Side-by-side histological analysis of cultured and native mitral valves showed similar collagen and versican distribution (Fig. 6). This distribution follows a ventricular–atrial axis, with the stress-resistant collagen I located at the ventricular side providing strength to the valve, and versican localized at the atrial side providing cushioning.11 In addition, gene expression could be manipulated using adenovirus-mediated gene transfer (Fig. 7), which holds great promise for the use of the MTCS to study the role of genetic factors in valvular structure.
Some limitations are inherent to the design of the MTCS. The placement of the outflow cannula is through the apex of the heart, which is not the natural outlet for the left ventricle. Notice, however, that in this configuration, the flow through the mitral valve mimics the flow through the mitral valve during the filling of the left ventricle. Another limitation is that we did not maintain a beating myocardium, and therefore the cultured valves do not close (they remain open). As a consequence, the mechanical forces acting on the cultured valve are different than in the native valve, which might be reflected in the presence of a few apoptotic cells at the atrial side of the cultured valves (Fig. 5), although no significant difference was found in the percentage of apoptotic cells in the valves of cultured and non-cultured age-matched hearts. In addition, although the cultured mitral valve remained viable for 3 days in the MTCS, the surrounding myocardium died after 3 days of culture due to lack of coronary circulation.
Taken all together, the objective of culturing viable heart valves was achieved by developing a novel system that allows valves to be cultured in their natural position in the heart in the presence of a circulating culture medium. There are no limiting factors to the fixturing and perfusion equipment that would prevent investigators from culturing for periods greater than 3 days. Therefore, the MTCS can be used in the future to explore the effects of culture time and flow rate on valve growth and development.
The MTCS has, however, several other potential applications. The lack of contraction of the myocardium gives the opportunity to study the role of non-pulsatile flow in valve remodeling, because the valve does not change position and is, therefore, subjected to a continuous unidirectional flow. In addition, the effects of pulsatile flow on the mitral valve could be studied by using a pulsatile pump. A reversing flow could be generated by configuring the peristaltic pump with an electrical circuit to change the direction of the flow cyclically, but could cause several technical difficulties, such as tearing of valvular tissue by the reversing flow. Furthermore, the effect of flow could also be analyzed on the mitral valves from genetically modified mice. The aortic valve, instead of the mitral valve, could be cultured by cannulating the apex (inflow) and aorta (outflow). The system could be reconfigured to serve as a culturing system for whole heart studies (modified Langendorff’s setup) through the cannulation of the aorta with the cylinder cannula (inflow) and the generation of an outflow by replacing the ball cannula with a stopper and a luer stub needle. Moreover, flow could be introduced outside of the heart; through the lid ports (B) described in Fig. 2. Other miniature tissues could also be used in the MTCS, such as small rodent tissues including arteries, veins, kidneys, stomach, and intestines.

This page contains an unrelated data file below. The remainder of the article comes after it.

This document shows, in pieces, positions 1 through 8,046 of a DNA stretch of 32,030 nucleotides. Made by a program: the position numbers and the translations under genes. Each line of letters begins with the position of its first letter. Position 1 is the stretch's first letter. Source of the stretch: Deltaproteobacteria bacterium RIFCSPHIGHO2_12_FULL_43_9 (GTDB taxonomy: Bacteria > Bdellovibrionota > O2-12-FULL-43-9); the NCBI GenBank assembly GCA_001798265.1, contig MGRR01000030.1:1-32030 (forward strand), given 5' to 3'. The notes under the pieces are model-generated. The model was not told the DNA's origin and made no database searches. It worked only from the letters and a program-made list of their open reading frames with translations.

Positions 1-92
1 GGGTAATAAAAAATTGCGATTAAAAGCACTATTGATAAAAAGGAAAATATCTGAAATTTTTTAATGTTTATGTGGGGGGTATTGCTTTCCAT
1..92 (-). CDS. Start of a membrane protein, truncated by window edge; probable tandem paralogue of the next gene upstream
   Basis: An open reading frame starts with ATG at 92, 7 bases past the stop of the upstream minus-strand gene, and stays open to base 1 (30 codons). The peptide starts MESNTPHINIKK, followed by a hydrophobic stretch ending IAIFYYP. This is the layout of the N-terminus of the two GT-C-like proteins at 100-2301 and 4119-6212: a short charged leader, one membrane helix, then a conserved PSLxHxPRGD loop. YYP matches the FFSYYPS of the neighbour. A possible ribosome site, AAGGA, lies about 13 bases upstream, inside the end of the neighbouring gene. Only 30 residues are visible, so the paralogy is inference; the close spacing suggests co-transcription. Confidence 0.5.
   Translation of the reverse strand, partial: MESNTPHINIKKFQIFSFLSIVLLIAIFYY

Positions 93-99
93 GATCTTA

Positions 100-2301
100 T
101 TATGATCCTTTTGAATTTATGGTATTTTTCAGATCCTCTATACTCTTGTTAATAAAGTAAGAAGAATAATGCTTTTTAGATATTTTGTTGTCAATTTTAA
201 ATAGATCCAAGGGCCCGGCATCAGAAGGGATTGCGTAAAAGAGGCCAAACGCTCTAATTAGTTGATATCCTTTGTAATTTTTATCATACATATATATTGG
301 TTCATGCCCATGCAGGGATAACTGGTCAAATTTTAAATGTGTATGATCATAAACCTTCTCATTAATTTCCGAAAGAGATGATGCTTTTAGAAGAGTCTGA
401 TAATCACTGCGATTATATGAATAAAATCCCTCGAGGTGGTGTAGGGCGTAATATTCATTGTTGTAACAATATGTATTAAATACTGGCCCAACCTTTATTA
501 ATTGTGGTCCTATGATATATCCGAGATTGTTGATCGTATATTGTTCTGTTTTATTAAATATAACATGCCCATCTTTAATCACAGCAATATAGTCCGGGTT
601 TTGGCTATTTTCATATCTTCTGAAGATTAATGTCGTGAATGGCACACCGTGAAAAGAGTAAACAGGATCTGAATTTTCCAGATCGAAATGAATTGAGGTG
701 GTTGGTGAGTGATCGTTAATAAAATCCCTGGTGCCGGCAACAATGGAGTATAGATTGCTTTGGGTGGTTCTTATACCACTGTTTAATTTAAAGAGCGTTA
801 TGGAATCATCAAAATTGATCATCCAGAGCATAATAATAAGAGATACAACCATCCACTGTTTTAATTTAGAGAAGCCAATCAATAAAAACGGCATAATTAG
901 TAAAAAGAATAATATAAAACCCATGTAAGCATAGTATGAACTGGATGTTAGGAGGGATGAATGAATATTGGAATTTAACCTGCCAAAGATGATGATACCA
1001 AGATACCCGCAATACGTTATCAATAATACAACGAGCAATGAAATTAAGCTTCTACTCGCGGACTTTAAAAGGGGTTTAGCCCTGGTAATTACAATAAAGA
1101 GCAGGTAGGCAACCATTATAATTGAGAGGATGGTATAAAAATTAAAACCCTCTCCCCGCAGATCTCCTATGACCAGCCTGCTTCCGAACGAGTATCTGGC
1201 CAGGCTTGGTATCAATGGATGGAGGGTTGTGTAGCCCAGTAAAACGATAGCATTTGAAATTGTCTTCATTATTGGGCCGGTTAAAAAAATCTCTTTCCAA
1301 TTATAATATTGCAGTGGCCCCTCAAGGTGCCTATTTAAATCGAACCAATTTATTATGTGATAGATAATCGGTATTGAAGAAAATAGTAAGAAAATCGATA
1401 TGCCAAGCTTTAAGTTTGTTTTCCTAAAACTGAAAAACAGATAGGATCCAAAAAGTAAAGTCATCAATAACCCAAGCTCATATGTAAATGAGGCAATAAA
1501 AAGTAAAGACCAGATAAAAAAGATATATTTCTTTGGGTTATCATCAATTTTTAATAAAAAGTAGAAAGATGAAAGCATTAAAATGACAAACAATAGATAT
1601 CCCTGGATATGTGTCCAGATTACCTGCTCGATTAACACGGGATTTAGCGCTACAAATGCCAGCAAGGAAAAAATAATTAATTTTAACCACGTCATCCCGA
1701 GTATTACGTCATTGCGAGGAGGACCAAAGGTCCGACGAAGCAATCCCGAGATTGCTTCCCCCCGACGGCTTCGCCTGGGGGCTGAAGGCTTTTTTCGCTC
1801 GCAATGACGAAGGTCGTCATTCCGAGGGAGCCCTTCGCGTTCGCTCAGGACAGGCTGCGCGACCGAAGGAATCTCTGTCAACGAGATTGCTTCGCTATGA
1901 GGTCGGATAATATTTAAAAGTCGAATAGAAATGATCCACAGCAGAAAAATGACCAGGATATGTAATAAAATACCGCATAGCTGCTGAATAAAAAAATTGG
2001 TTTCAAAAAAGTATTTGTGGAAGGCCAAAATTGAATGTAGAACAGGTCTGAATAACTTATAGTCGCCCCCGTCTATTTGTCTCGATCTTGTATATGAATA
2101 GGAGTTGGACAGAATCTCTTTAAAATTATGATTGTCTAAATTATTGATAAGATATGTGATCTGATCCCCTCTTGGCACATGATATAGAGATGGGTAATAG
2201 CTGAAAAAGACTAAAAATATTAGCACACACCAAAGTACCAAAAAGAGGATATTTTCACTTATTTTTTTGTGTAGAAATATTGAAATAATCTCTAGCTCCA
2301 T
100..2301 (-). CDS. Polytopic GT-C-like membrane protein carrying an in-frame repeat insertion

In conclusion, we designed a new culture system, the MTCS, to culture the mitral valve from perinatal to adult mice in the presence of a continuous flow, which can be experimentally modified. In future applications, the MTCS could contribute to a better understanding of the genetic and hemodynamic mechanisms involved in maturation and remodeling of heart valves during physiological and pathological conditions. This would provide insights in the pathology of valve diseases and contribute to development of tissue-engineered heart valves. Replacing a diseased valve with a tissue-engineered valve would have a significant clinical impact not only on adults, but especially on the pediatric population.16–18
We thank L. Emile for expert technical assistance. This study was supported by the American Heart Association (0555840T to V.G. and 0625861T to B.P.T.K.), the March of Dimes Birth Defects Foundation (1-FY06-375 to V.G.), and the NIH (5R21HL084278-02 to V.G.), NIH grants AG027211; HL033107; HL059139; HL069752; HL093481 (S.F.V) and the New Jersey Commission on Science and Technology through the New Jersey Center for Micro-Flow Control (N.A). Dr. Aubry is currently a Professor in the Department of Mechanical Engineering at Carnegie Mellon University, Pittsburgh, PA, USA.